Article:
Another key factor is how deeply SOC or SOM is measured in a given study. In studies focusing just on surface soils, no-till often looks very good, but in studies looking at the soil profile down to the typical rooting depth, the story is more mixed. High-yield systems that produce a lot of residue/trash can withstand a degree of relatively deep tillage and erosion, yet still build SOC/SOM in the root zone. Fields where farmers are working organic matter into the top 8″ instead of top 2″ end up having a lot more potential for carbon sequestration and building soil quality.

  2. Kenneth Olson says:

    Andy McGuine:
    Since you posted the article I assume you also did the evaluation of the paper. You did a very nice job of analyzing my SOC sequestration study and identifying the issues. Also liked you graphs which illustrate the impacts. This is the best evaluation piece I have found on the web to date. That includes 22 blogs and 6 news websites which mostly published the original article.
    It would be interesting to assess dry range land SOC levels prior to agricultural use and then after irrigation and various tillage and management systems are applied for 10 or 20 years to determine if SOC sequestration does occur.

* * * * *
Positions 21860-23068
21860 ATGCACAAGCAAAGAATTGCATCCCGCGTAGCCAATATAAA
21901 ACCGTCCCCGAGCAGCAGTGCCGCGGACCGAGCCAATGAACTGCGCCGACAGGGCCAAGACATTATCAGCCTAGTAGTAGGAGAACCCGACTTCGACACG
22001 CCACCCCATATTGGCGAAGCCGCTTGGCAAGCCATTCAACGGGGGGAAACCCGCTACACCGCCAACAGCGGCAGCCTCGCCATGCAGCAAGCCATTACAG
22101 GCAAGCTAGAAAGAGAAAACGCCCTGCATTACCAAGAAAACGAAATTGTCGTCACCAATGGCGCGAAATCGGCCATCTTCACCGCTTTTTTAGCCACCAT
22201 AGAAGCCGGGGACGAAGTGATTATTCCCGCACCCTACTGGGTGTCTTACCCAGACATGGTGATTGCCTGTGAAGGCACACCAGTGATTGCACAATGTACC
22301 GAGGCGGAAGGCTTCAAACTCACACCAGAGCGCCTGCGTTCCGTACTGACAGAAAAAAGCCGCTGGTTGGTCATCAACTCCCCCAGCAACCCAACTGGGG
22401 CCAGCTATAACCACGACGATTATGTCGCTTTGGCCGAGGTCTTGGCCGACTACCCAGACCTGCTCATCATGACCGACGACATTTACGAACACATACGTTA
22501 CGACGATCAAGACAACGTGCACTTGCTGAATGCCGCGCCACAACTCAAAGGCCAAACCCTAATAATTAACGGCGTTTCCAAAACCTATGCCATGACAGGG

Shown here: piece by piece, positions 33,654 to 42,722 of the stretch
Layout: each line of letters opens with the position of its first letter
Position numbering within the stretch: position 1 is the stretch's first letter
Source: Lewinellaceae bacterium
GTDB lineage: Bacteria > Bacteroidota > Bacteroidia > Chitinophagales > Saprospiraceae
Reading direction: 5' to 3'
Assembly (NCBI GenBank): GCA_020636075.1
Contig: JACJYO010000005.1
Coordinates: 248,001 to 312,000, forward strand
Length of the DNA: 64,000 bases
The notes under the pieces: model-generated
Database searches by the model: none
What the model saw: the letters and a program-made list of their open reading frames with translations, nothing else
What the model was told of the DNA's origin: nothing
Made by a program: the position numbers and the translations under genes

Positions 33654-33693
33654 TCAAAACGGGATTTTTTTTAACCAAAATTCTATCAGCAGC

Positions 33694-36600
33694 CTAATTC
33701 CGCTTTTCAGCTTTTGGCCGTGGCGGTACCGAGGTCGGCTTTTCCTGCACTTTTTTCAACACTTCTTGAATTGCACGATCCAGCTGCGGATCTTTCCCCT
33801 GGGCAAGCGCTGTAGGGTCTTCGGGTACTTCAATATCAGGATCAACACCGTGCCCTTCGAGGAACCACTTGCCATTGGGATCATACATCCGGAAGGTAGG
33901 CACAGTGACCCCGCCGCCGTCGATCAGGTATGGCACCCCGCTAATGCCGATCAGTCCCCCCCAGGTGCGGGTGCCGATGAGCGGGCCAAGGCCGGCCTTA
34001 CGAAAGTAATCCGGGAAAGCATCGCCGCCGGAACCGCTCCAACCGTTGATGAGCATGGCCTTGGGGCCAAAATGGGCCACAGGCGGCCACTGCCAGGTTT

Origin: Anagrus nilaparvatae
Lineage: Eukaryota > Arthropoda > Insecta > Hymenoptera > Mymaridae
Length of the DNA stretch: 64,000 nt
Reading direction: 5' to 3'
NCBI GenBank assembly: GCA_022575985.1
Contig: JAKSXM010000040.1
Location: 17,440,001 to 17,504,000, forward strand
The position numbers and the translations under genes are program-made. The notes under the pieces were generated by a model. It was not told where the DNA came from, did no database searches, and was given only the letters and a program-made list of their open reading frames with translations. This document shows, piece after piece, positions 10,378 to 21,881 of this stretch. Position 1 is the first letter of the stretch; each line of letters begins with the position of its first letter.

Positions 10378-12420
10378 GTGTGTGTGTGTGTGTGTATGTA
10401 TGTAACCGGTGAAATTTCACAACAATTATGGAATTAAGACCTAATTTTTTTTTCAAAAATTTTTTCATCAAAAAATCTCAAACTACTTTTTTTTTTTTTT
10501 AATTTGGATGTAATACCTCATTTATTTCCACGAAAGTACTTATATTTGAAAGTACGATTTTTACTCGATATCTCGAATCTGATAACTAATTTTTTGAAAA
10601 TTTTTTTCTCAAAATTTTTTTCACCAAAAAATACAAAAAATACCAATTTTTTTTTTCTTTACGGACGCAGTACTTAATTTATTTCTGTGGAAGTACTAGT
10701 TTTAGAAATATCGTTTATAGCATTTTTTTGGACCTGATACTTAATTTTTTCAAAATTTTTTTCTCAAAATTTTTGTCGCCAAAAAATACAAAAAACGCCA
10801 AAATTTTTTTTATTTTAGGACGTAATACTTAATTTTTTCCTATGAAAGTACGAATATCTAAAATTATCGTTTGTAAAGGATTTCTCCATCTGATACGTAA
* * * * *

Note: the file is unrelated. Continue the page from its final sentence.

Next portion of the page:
Kenneth Olson

  3. Andy McGuire says:

    Kenneth, I am glad that you found my review of your paper acceptable.

    In response to your last comment, there have been some studies in our region comparing soil organic matter levels in agricultural fields to adjacent native soils (generally 0.4-0.7% soil organic matter). In almost every case, the fields have higher levels of organic matter, but the increases are small, ranging from 0.1-0.4% organic matter. This is after 50+ years of irrigated agriculture.